As a parent, caregiver or educator, it’s necessary to understand the warning signs of depression in children and adolescents. Young people often suffer in silence and are not as likely as adults to talk about their emotional distress or difficulties. Also, unlike adults, depression might appear very differently in children and adolescents than it does in adults. Here are some warning signs to look out for:

  • Irritability, anger or hostility are prominent symptoms in children with depression, as opposed to overt sadness.
  • Indifference or withdrawal from social life and daily activities/routine
  • Restlessness and agitation
  • Feelings of worthlessness and guilt
  • Lack of enthusiasm and motivation
  • Fatigue or lack of energy
  • Difficulty concentrating
  • Unexplained aches and pains
  • Thoughts of death or suicide

Securus can help schools gauge students behaviour and monitor for signs of depression. If anything is picked up, schools can then intervene and offer appropriate help and advice accordingly.

“Anorexia is a lifestyle, not a disease”. How pro-anorexia sites are impacting body image in teens

Securus Securus

“Infinity is so damn sweet
Your mortal earth cannot compete
Starving for the other shore
I will not eat!
Say it loud
& say it now
I’m anorexic
& I’m proud.”

This disturbing poem features on the website ana’s underground grotto. As with several other websites just like it, it dishes out a variety of dangerous information regarding weight loss, tips for hiding an eating disorder from family and friends, and how to ‘purge’-  plus images of models and other skinny body types to endorse the ‘thinspiration’ trend.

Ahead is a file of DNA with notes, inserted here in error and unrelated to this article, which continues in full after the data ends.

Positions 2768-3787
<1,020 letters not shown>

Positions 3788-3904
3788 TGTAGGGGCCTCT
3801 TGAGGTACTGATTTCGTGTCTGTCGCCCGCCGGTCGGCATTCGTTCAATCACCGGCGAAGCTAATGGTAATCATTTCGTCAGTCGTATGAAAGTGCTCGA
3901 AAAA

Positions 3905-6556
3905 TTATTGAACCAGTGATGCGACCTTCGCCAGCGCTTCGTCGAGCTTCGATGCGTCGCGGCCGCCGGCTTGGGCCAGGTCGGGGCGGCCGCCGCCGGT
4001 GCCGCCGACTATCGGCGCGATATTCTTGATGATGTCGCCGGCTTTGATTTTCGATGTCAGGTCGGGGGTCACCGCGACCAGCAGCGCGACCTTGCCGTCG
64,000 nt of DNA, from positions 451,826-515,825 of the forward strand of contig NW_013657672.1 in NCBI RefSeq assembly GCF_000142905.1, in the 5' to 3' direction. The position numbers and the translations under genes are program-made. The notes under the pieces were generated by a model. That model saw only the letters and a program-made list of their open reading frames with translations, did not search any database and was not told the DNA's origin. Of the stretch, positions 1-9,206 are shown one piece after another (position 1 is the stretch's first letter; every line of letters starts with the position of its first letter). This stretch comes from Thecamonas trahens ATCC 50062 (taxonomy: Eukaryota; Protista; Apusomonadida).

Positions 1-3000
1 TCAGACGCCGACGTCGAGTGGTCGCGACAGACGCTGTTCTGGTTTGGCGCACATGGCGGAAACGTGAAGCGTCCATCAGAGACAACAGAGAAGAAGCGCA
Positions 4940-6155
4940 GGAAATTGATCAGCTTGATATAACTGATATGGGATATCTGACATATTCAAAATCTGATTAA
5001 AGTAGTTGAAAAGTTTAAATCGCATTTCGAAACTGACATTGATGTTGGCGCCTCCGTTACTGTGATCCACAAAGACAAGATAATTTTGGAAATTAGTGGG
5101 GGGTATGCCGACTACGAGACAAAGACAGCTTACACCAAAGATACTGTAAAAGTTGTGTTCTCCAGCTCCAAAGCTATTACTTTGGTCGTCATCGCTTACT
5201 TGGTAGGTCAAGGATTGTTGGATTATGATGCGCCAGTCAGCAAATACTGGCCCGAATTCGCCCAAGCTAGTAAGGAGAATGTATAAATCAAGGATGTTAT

Out of the 1.6 million people in the UK who are affected by an eating disorder, around two-thirds have visited such sites.  Data from the health and social care information centre (in 2013) revealed an 8% rise in hospital admissions for eating disorders. This surge has been attributed to Pro-ana websites which are promoting a serious mental illness as a lifestyle choice.

According to Dr. Bryan Lask, medical director for eating disorders at Charity Care UK, social media is a very important part of his patients’ lives. He explains: “Eating disorders are genetically-determined, but the society in which we live – which creates thinness as an ideal – plays a major contributing role,” He adds: “I have one patient who spends many hours a day blogging about her experiences. I have others who spend many more hours reading other people’s blogs. It becomes their lives. It’s an escape from the inner pain and the confrontation of the external world.”